The Doberman is, in general, an athletic breed with a lot of intelligence and drive. There are any number of things that can be done with them, though I hesitate to declare that they would excel at all dog sports, because I just don't know that.
Elka would certainly like the ones involving a ball.
Flyball is like a relay race. Taking turns, dogs go over jumps, hit the mechanism that launches the ball, catch the ball, and return over the jumps. The teams are of four dogs, there are four jumps, and it runs in "heats" (for more info, the North American Flyball Association website is http://www.flyball.org/). Flyball is fast-paced, involves running and jumping, and has the ball bonus.
Elka love environments in which she can blast along at top speed, and that, coupled with catching a ball (something she can do quite well, at high speed), I think would make for a good activity for her. I haven't taught her about jumps and jumping, something that she can of course do naturally, which makes it funny to address it as a topic. Of course Elka knows how to jump; however, I hesitate to foster jumping as an activity with our current fence situation. The fence is about four feet, a decent height and an okay deterrent. After all, Elka also respects the boundary of a baby gate. I feel that she could clear that fence if she were so inclined, though, and I'm glad she hasn't really taken the notion into her head.
A more serious dog sport is Schutzhund. "Schutz" is protection in German, "hund" is hound, and thus "schutzhund" means "protection dog". Most pictures you'll see from Schutzhund trials are of the Protection portion of it, which involves a helper in a padded suit, with a bite sleeve on one arm for the dog to latch into. There are, however, three legs to Schutzhund: Obedience, Tracking, and Protection. The official web site for the Schutzhund Club of America is here, http://www.germanshepherddog.com/, though they say they are only for the German Shepherd Dog. As I'm not involved with said sport, I'm not savvy on where the Doberman owners go, but as there are Schutzhund-titled Dobermans in existence, I know it's somewhere. The club nearest to me in fact claims to welcome all breeds, should I decide to venture into this sport with Elka.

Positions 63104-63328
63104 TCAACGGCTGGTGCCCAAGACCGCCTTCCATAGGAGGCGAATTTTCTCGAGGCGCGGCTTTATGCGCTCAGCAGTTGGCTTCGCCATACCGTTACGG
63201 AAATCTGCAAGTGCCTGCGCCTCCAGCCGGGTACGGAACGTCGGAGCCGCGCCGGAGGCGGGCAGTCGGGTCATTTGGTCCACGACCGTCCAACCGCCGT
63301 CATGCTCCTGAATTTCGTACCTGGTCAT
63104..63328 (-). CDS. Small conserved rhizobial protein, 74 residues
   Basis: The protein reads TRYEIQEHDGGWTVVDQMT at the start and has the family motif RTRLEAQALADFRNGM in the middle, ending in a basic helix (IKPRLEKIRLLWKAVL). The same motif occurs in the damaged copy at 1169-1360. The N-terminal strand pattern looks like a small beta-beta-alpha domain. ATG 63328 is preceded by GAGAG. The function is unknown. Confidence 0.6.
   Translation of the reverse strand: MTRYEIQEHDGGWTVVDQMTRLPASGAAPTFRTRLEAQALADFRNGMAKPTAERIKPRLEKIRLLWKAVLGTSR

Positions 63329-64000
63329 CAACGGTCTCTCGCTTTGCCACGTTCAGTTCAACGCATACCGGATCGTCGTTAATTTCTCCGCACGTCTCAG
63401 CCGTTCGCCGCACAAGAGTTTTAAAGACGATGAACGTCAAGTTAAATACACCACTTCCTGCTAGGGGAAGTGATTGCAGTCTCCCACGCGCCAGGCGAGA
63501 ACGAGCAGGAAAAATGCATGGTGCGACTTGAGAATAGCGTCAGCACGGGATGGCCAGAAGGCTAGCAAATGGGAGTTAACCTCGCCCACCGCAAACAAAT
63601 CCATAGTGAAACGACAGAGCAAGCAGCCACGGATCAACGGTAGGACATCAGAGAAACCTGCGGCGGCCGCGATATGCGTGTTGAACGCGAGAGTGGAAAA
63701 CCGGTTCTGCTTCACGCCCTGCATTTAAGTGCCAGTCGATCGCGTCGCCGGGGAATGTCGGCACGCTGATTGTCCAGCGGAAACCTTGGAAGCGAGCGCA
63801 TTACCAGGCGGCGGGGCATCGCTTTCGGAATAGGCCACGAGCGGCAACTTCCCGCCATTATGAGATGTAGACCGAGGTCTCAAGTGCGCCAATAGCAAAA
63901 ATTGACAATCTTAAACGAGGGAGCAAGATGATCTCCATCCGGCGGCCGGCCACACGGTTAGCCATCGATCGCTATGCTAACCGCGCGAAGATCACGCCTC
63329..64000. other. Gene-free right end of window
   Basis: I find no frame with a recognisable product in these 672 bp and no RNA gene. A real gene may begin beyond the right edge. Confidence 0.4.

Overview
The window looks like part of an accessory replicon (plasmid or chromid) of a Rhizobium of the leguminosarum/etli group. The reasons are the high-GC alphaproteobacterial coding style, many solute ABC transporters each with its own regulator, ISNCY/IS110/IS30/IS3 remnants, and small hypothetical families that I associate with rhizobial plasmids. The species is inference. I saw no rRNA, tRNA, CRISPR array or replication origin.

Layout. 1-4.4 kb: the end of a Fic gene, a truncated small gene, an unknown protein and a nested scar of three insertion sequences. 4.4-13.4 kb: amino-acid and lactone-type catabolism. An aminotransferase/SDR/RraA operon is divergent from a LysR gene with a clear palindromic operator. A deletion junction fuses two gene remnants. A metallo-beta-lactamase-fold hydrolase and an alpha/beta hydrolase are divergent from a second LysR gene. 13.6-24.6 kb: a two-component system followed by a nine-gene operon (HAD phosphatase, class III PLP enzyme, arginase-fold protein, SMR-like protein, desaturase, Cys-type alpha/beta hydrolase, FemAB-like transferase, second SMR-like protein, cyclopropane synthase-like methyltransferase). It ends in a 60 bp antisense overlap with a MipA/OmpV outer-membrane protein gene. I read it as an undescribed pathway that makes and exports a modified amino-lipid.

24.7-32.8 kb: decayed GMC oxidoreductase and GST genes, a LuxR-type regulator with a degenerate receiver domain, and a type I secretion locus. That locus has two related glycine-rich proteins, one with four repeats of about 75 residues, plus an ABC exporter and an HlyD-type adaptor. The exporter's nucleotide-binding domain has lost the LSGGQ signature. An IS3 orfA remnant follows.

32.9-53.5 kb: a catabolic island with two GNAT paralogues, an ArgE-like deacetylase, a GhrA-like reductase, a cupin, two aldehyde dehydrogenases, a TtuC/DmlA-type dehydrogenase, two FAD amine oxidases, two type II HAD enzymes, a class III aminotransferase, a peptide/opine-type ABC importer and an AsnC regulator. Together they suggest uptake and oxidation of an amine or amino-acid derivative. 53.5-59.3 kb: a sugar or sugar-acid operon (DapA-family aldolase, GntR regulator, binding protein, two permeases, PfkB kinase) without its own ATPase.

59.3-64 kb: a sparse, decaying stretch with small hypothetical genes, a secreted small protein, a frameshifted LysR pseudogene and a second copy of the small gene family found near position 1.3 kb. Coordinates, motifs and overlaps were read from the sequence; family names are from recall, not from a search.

Tracking is not something I've worked with Elka on. She is very pretty, our Elka, but sometimes cannot find a piece of hot dog that is directly next to her paw. She is rather lazy with regards to using her nose, and will visually look for something first, every time. On the long leash, though, she makes a good show of it.
Obedience is something that we work on primarily while on walks. I want her heeling next to me, not sled-dogging me down the sidewalk. It might be wishful thinking, but Elka seems to know "left", anyway, when I indicate that's where we're turning. "Right" she is less responsive about, and considering I heel her on my right, she tends to notice only when I've almost entirely turned myself.
The Protection leg is the primary reason I think Schutzhund is not the sport for Elka. While I don't doubt she would put on a good show should somebody break into the house or threaten me, and perhaps even bite, Elka does not have what is referred to in the circles as a "sharp" disposition. She can be stressed and hesitant, and really doesn't dig it if a stranger is carrying something like an umbrella in his or her hands. In the protection portion, the dog locates the helper, holds the helper there by barking, runs him down and bites (his padding) when he flees, etc. Elka loves tug of war, and could get down the sleeve portion I don't doubt, but standing up to a big scary yelling guy with one of those loud sticks they carry? I guess I'd have to have her tested in order to find out. She's my sweet girl, and I don't like scaring her for no reason.
It is important to note that Schutzhund dogs are in fact highly trained dogs, if you didn't glean that from the above information. They are trained to bite under command and in specific situations, and a good balanced working dog of the correct temperament will both thrive with this activity, and be as safe as any other dog can be expected when not primed to work. It is in fact largely a big fun game with clearly defined rules, and a good outlet for both physical and intellectual energy.
Elka's tired out just thinking about it!